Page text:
From the History of Kielce
The history of Kielce reaches back over 900 years. It is impossible to state the exact date when the town was founded. One of the many legends surrounding the origin of the name "Kielce" has it that Mieszko, son of Boleslaus the Bold, lost his way in the nearby forest, and was attacked by robbers. He was able to win the day, however, due to the miraculous intervention of St. Adalbert. Mieszko then built a wooden church at the site of his escape, devoted to the Saint who had saved him. When this church was being built, Mieszko is said to have found "kielce", i.e. the tusks of a wild boar, which gave the later settlement its name. Others state that the name comes from the migrating Celts - or "Kelts" - who stopped here during their journey across Europe. Yet others insist that the name originated from the corruption of the word "klec", a term for a peasant's hut.
What can be said with certainty is that this area was inhabited at the beginning of the 11th century by hunters and beekeepers, who bartered the fruit of their work for seed grain. This took place in villages called Targowisko (market) and Tarczek (little market). It was then that a marketplace was established at the southern edge of the Swietokrzyski Forest, where forest products were exchanged for agricultural produce brought in from the nearby Nida river valley. Its role as marketplace allowed the settlement to develop, and to this day continues to be of great importance.
At the turn of the 12th century, the bishops of Cracow became the owners of the settlement, and built a "dworzyszcze" - a kind of fortified manor house - on top of the hill now known as "Castle Hill". In 1171, Bishop Gedeon, the holder of the Gryf coat of arms, built a stone church in Romanesque style, and later a collegiate church, in place of the larch church of St. Adalbert. Then he moved the parish of St. Adalbert to the bishop's church. During the tenure of Vincent Kadlubek (1208-1218) a parish school was erected. According to documents from 1229, a man known as Henryk was the first to take a Master's degree here. It is also quite possible that the Dominican known as "Vincent of Kielce", the author of "The Life of St. Stanislaus", also graduated from this school.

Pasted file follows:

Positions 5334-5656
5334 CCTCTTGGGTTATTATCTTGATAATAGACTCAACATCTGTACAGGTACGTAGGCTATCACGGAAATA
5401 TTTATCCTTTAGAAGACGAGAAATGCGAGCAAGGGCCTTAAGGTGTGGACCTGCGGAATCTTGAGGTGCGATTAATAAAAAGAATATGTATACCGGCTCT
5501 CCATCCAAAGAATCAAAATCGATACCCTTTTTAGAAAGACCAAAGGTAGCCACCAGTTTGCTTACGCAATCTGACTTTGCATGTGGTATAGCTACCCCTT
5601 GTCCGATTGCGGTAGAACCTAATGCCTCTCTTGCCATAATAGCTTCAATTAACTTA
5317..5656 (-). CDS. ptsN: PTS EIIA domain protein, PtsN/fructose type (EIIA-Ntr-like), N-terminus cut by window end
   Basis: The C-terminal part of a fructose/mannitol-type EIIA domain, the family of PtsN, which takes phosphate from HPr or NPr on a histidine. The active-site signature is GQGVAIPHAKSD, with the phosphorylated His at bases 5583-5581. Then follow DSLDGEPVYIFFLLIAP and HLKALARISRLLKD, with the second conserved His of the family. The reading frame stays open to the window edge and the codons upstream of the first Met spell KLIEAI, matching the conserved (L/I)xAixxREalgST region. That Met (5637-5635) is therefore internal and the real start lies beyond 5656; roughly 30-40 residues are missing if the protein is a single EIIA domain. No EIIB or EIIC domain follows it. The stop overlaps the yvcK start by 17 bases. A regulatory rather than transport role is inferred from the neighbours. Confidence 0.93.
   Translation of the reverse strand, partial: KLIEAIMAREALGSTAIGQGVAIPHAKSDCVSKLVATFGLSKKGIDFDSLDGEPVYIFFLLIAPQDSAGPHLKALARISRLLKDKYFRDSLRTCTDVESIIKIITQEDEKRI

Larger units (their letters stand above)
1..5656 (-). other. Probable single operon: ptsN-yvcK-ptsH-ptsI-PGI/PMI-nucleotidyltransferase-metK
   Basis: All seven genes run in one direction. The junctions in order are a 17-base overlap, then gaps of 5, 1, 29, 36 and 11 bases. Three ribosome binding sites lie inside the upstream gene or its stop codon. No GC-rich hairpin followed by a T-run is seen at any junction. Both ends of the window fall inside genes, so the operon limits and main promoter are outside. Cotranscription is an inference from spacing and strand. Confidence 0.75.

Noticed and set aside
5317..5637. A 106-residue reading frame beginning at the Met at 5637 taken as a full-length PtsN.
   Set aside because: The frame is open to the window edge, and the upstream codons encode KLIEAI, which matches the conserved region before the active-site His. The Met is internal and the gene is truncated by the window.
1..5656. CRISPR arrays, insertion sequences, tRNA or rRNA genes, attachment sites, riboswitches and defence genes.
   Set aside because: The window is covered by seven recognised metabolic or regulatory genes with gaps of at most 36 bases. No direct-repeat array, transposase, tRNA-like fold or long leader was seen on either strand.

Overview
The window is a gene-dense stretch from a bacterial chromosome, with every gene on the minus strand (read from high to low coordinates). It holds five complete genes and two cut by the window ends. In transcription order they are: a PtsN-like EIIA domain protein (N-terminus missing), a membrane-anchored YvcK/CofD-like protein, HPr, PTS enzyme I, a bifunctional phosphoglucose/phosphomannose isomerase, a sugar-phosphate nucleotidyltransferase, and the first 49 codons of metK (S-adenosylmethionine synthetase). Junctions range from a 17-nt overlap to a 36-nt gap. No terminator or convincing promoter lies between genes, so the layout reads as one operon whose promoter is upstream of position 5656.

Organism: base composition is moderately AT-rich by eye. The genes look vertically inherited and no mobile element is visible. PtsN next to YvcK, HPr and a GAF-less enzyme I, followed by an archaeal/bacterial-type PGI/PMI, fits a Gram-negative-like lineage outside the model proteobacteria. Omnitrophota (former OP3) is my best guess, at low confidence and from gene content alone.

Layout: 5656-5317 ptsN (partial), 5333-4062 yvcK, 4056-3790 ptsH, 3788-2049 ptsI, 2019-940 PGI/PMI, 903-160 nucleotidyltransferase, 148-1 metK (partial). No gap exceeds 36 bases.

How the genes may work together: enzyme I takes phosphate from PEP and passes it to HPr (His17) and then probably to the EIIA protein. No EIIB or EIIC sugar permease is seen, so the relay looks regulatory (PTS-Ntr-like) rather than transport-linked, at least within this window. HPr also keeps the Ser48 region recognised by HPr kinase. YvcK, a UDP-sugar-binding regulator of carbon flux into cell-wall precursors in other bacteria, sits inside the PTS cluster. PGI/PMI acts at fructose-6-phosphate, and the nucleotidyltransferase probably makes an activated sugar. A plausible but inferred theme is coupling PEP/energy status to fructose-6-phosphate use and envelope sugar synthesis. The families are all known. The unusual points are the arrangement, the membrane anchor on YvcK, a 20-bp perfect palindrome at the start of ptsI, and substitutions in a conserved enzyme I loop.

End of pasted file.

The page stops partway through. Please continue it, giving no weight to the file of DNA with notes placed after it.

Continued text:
Kielce is mentioned in medieval documents for the first time in 1212. It obtained a city charter sometime before the year 1295. In 13th century, Tartar raids on Poland destroyed the city completely, but it was soon rebuilt. At that time the Kielce church was sur-rounded by a high wall, and equipped with battlements and firing slots for archers. At the end of 15th century, Fryderyk Jagiellonczyk granted the town a coat of arms: a gold crown on a red background with the letters "CK" (Civitas Kielcensis - City of Kielce) underneath.
The vicinity of the town was famous for its natural resources: copper, lead and iron ore, which were exploited on a large scale in the 15th century. It was than that steel mills and glass works were built here, together with workshops producing armor. These employed not only people from the nearby villages and settlements, but also specialists from Germany, Hungary, Slovakia and even Italy.
In the years 1637-1642, due to the initiative of bishop Jakub Zadzik, a famous Renaissance palace was erected, using the inexpensive local material. This palace, though it has since been slightly altered, has survived to the present day. The city was burned to the ground during the war with the Swedes in the midseventeenth century. The only structures to survive were the palace with the church and the church on Karczowka hill survived.